Mr. Hill: It is a fact that ship-tracking systems do work and serve their primary purpose of establishing the location of ships at sea using satellite technology. I understand that their widespread use can be taken as a good indicator of their reliability. Although my Department is not directly involved in assessing the effectiveness of such systems we have consulted the International Maritime Bureau (IMB) who have actively promoted use of the tracking system called 'Shiploc' as an effective counter piracy measure, particularly in cases where the objective is to steal the ship. This allows shipping companies to monitor their vessels' progress, to know quickly if the ship has a particular difficulty and to track it after an incident. IMB have advised my Department that, in their opinion, the system has deterrent value, although it is difficult to separate the direct benefits of this from those of the other measures which are being implemented to counter the piracy problem. Other ship tracking systems are also available on the market (e.g. Fleet Remote Monitoring System (FROM)). It is not
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for the Department to promote any individual system, but we ensure that ship owners and operators are made aware of the options in our various contacts with them.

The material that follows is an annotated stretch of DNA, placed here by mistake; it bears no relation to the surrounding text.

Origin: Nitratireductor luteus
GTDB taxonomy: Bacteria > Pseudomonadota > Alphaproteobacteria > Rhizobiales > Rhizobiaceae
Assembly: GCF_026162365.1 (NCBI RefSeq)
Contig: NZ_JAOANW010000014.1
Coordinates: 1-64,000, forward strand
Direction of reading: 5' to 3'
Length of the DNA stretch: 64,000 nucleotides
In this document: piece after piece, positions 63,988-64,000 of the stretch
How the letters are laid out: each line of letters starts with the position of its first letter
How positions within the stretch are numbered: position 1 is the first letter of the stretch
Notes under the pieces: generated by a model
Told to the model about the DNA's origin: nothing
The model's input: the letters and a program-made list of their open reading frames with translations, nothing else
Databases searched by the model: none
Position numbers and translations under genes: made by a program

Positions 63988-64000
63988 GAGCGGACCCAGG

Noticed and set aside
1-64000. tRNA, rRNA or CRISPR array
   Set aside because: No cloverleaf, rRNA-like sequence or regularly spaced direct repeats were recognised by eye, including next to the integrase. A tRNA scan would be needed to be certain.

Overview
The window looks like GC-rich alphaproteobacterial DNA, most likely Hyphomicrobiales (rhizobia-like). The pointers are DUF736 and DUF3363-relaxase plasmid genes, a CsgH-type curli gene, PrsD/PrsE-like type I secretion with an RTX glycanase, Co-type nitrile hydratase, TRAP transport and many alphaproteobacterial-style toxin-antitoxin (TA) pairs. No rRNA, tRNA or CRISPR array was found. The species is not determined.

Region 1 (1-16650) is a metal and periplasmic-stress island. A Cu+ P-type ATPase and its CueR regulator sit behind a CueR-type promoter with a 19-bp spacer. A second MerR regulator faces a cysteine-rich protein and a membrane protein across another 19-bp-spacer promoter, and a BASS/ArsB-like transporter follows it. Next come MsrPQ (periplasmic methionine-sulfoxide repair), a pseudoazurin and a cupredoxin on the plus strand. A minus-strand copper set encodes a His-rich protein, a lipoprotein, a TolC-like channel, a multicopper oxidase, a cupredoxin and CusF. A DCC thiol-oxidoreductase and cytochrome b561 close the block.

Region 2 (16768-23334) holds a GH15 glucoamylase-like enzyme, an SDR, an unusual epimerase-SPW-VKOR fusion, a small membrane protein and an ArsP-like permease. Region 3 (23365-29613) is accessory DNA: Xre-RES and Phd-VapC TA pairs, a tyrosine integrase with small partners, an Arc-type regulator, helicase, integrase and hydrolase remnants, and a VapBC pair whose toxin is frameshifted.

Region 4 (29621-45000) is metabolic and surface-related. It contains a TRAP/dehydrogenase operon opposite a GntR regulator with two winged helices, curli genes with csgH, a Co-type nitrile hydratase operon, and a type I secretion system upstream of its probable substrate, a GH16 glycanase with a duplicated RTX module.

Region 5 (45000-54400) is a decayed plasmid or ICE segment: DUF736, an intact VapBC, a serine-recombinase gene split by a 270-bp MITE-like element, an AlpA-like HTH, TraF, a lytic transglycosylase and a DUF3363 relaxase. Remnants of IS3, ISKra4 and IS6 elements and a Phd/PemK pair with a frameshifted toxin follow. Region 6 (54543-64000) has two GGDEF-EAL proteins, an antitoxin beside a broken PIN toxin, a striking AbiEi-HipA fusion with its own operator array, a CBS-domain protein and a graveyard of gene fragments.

Over the past three years my Department has been active in supporting the International Maritime Organisation's (IMO) initiatives in countering the problem of piracy and armed robbery against ships at sea. These initiatives and actions include:
Dr. Gibson: To ask the Secretary of State for the Environment, Transport and the Regions what assessment he has made of the working of the Audit Commission Act 1998 as regards (a) access by the public to accounts of public bodies, (b) the grounds on which access to information can be withheld during the prescribed period of access and (c) the circumstances in which agreements between a public body and a private contractor can be withheld from inspection on grounds of confidentiality. 
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Ms Beverley Hughes: My right hon. Friend has made no assessment of the workings of the Audit Commission Act 1998 as regards access to information. We consider that the right of the public to inspect the accounts and supporting papers of local authorities is an important part of the overall accountability framework. It is the responsibility of each local authority to decide whether information on personal or contractual matters in any particular case is owed a degree of confidentiality and to act accordingly.